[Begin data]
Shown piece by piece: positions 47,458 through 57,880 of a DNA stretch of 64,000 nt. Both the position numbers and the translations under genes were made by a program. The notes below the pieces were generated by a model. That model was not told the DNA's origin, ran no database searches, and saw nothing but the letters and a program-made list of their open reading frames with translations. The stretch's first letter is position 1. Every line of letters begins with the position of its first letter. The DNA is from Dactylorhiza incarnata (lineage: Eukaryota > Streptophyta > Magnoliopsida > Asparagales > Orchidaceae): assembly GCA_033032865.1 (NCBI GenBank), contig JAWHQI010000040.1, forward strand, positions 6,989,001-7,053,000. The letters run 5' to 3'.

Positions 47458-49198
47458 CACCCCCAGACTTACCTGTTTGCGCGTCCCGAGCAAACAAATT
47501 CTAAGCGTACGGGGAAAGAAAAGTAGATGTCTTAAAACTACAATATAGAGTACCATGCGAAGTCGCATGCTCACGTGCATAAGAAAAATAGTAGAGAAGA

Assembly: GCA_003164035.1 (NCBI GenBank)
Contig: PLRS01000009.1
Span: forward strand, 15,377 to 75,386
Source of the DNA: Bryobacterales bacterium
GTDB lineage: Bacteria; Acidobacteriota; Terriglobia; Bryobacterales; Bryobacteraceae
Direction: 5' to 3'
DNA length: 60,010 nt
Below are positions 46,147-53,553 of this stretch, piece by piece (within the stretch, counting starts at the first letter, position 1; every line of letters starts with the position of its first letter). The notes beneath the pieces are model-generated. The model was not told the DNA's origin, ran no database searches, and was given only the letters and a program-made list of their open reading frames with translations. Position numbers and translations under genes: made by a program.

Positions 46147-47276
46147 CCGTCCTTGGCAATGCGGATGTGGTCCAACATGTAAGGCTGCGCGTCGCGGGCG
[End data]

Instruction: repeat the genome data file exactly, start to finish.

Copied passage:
Shown piece by piece: positions 47,458 through 57,880 of a DNA stretch of 64,000 nt. Both the position numbers and the translations under genes were made by a program. The notes below the pieces were generated by a model. That model was not told the DNA's origin, ran no database searches, and saw nothing but the letters and a program-made list of their open reading frames with translations. The stretch's first letter is position 1. Every line of letters begins with the position of its first letter. The DNA is from Dactylorhiza incarnata (lineage: Eukaryota > Streptophyta > Magnoliopsida > Asparagales > Orchidaceae): assembly GCA_033032865.1 (NCBI GenBank), contig JAWHQI010000040.1, forward strand, positions 6,989,001-7,053,000. The letters run 5' to 3'.

Positions 47458-49198
47458 CACCCCCAGACTTACCTGTTTGCGCGTCCCGAGCAAACAAATT
47501 CTAAGCGTACGGGGAAAGAAAAGTAGATGTCTTAAAACTACAATATAGAGTACCATGCGAAGTCGCATGCTCACGTGCATAAGAAAAATAGTAGAGAAGA

Assembly: GCA_003164035.1 (NCBI GenBank)
Contig: PLRS01000009.1
Span: forward strand, 15,377 to 75,386
Source of the DNA: Bryobacterales bacterium
GTDB lineage: Bacteria; Acidobacteriota; Terriglobia; Bryobacterales; Bryobacteraceae
Direction: 5' to 3'
DNA length: 60,010 nt
Below are positions 46,147-53,553 of this stretch, piece by piece (within the stretch, counting starts at the first letter, position 1; every line of letters starts with the position of its first letter). The notes beneath the pieces are model-generated. The model was not told the DNA's origin, ran no database searches, and was given only the letters and a program-made list of their open reading frames with translations. Position numbers and translations under genes: made by a program.

Positions 46147-47276
46147 CCGTCCTTGGCAATGCGGATGTGGTCCAACATGTAAGGCTGCGCGTCGCGGGCG